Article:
Stupid White Boy Blabble

Pirate: No Longer One with the Sea | April 12, 2011

Growing up, a pirate was someone on the open see, eye patch over one eye, probably a peg leg and a parrot that would speak nonsense. They would say things like “ahoy matey” and “booty.” It was entertaining and every boy wanted to grow up to be one.

Now in 2011, pirate means far more. No longer does it mean people with a skull and bones tattoo. Now it’s someone who sits behind a computer and “steals” movies, music and anything else that is downloadable. And I would be willing to bet that most of these people don’t look like pirates of yesteryear. Though a pirate today is viewed in disdain by the public much like those of the past. The Motion Picture Association of America (MPAA) and the Recording Industry Association of America (RIAA) would want you to believe that downloading their media is harming their industry. The profit lost from each illegal download not only hurts the artists but the engineers and other employees who worked on the album.

But what if that wasn’t the case. In fact, theĀ International Federation of the Phonographic Industry, the RIAA’s global partner, claimed in 2009 that only 10 percent of music piracy accounts for a lose of sale. That is a a stark contrast to what the RIAA would want you to believe. And the IFPI is right. Not all illegal downloads would have been a sale. I would even say most wouldn’t have been a sale. Simple thinking says that if something is free, most people will take the free item regardless of want. I admit that I have illegally downloaded music before. I had no intent to go out and buy the CD either (of course this doesn’t mean I should get it for free, but that’s another argument). That CD I illegally downloaded, I only listened to once. It sits on my computer having not been played for a couple of years. So was that a lost of profit from stealing that? Nope, I wouldn’t have paid for it in the first place. And that is the biggest factor that the RIAA doesn’t want you to know.

Additionally, the RIAA says they are combating piracy for the artists. But a recent survey of 4,000 artists show that most don’t think that piracy hurts them financially and that piracy offers them more exposure.

As for the movie industry and the MPAA, their claims are even more ridiculous. In the past 30 years, they have only seen a drop in box office revenue six times. Three of those times, the drop was less than one percent in lost revenue. In 2009, we had the biggest grossing movie ever too. So their claims are getting pretty old. Yes, they claim that the decline in DVD sales is what is really hurting the industry, but when grossed over $21 billion dollars in movie theater ticket sales alone from the past two years, it is clear that piracy isn’t hurting you.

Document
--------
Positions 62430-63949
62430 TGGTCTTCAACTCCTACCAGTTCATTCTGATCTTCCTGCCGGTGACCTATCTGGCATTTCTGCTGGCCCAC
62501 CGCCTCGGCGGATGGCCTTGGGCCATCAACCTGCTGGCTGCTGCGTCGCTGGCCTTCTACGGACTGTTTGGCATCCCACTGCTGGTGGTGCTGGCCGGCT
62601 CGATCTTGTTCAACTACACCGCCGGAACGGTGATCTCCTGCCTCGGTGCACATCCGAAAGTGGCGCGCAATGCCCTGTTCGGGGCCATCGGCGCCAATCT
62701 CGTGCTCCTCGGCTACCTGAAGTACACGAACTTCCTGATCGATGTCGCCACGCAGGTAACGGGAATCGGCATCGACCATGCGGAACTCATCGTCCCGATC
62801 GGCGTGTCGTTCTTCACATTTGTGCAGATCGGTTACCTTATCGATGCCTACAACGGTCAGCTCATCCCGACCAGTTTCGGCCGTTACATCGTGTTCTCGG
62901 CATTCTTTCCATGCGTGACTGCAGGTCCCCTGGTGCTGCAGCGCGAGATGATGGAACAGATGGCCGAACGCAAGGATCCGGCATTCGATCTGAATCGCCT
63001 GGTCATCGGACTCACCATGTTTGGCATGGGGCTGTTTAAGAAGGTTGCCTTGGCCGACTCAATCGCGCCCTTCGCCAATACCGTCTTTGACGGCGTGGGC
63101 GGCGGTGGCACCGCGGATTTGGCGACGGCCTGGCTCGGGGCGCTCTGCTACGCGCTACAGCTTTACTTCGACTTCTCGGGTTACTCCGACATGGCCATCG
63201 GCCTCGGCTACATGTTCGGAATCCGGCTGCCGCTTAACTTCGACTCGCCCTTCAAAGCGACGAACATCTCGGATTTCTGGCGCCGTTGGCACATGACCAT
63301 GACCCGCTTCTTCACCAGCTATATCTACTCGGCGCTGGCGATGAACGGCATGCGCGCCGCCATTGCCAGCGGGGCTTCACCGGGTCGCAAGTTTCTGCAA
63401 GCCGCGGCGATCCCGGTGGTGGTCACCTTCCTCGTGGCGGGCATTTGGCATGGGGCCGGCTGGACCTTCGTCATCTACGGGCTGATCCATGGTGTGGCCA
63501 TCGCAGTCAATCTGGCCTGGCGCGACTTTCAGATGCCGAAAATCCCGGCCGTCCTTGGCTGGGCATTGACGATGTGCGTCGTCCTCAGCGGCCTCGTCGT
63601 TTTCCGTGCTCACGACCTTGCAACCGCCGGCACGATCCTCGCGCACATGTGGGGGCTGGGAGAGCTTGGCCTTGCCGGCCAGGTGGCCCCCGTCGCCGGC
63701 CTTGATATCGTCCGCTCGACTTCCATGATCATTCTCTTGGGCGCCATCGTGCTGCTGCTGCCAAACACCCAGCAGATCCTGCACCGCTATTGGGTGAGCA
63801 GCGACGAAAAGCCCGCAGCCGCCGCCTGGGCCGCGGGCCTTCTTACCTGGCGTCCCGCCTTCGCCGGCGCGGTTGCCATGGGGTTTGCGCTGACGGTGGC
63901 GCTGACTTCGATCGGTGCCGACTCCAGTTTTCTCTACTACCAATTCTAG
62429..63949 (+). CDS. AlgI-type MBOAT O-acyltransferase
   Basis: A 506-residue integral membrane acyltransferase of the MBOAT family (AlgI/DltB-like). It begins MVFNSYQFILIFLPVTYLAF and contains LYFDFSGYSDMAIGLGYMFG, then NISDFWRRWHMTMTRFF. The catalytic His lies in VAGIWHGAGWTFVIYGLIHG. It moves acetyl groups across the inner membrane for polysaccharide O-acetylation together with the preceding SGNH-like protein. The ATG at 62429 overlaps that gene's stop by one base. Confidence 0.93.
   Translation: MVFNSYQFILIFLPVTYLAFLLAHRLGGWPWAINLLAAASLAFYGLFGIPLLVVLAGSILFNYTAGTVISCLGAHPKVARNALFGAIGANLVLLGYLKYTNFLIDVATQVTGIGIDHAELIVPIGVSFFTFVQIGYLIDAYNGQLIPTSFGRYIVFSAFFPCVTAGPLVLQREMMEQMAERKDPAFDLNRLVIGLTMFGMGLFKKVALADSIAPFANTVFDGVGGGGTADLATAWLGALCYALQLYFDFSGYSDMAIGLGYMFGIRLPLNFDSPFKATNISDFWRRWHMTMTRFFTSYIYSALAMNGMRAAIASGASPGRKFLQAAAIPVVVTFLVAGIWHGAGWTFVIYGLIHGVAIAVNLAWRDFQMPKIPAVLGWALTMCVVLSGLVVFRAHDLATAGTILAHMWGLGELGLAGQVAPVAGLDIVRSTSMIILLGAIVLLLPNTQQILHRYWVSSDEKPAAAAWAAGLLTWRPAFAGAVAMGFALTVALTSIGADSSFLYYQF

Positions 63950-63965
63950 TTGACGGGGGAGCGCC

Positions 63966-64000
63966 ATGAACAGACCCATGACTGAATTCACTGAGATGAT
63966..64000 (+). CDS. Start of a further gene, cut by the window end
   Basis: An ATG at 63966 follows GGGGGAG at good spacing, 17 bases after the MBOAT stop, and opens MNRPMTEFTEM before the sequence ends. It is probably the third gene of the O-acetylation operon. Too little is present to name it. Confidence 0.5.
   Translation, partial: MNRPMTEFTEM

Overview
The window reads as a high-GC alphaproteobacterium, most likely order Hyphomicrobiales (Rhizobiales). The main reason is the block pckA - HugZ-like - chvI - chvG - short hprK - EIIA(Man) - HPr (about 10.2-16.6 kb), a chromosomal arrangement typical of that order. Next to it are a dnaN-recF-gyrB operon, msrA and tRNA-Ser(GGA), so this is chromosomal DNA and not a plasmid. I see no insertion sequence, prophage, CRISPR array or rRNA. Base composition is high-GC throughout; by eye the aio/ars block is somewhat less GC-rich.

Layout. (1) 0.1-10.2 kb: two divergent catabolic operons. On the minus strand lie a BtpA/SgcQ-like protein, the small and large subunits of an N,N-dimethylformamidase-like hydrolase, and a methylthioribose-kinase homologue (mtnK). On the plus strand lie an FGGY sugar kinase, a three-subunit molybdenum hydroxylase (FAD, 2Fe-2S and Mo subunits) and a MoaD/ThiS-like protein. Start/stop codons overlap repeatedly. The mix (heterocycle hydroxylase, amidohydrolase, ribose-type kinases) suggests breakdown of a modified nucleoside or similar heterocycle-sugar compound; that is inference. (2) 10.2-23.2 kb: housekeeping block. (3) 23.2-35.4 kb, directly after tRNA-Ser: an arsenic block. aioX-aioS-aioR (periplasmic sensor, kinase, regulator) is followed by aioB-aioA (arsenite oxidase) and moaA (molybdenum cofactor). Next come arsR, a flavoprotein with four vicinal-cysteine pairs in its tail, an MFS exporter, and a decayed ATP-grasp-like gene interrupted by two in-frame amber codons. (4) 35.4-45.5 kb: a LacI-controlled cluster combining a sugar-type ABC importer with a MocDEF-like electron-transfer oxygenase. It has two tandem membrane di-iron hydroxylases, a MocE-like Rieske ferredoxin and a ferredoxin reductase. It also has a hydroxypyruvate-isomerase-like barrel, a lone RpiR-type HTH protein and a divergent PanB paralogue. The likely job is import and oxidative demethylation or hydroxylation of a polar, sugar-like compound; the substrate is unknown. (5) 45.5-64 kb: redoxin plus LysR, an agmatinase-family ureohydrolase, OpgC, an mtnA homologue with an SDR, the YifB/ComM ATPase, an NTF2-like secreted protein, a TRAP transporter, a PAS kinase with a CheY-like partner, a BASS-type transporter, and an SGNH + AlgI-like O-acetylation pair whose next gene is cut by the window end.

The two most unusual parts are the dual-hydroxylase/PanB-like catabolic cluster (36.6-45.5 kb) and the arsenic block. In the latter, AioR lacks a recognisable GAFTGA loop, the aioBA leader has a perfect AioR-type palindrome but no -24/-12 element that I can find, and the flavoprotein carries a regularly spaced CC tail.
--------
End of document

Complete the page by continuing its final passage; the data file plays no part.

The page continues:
For a moment, lets agree with the MPAA and RIAA that piracy is hurting them. What could they do to make more people interested in actually buying their media?

  • Allow consumers to buy the media in the format they want. iTunes offers their music in 256kbps and most streaming services only offer up to 720p. We all have these great devices that allow us to play music and movies to their full potential, yet we are limited by the quality we are offered. The record companies and movies studios need to work with these services to provide the consumer the best possible experience.
  • Reasonably priced. I remember when iTunes was offering all songs for 99 cents and albums were $10. Now it’s $1.29 a song and albums can be $15. Wasn’t digital distribution supposed to make things cheaper? I was paying $15 for physical CDs back in the day. No way would I want to spend that now when all you are doing is transferring me songs. And I can rent a movie on AppleTV for $5. Could I at least spend $10 and buy the copy? Nope, that’s somewhere around the $15 range. $10 is the magical number for consumers.
  • Same release dates across the globe. We here in the USA have it nice. We get a lot of music and movies first before the rest of the world does. This used to not be a problem because it was harder to find information about what was being released and when. Now with the internet, the whole world knows about upcoming music and movies, well in advance. So instead of only allowing American consumers to buy something, why not let our friends all over the world do the same. Because once someone buys it and illegally uploads it, you can bet the people in countries where the media hasn’t been officially released, will pirate it.

These are just a few things the RIAA and MPAA can do to help combat piracy. But they have to remember that just because someone illegally downloads something, does not mean they lost money on that consumer. The likelihood is that it would have never seen that money anyways.

For more information about all of this, I highly recommend Torrent Freak. They have great information about what piracy really is and the issues that occur.

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About author

I'm Jeff. I like PR, sports, politics and traveling. Not in that order. Oh and I also like cats and sharks. Go Cougs!

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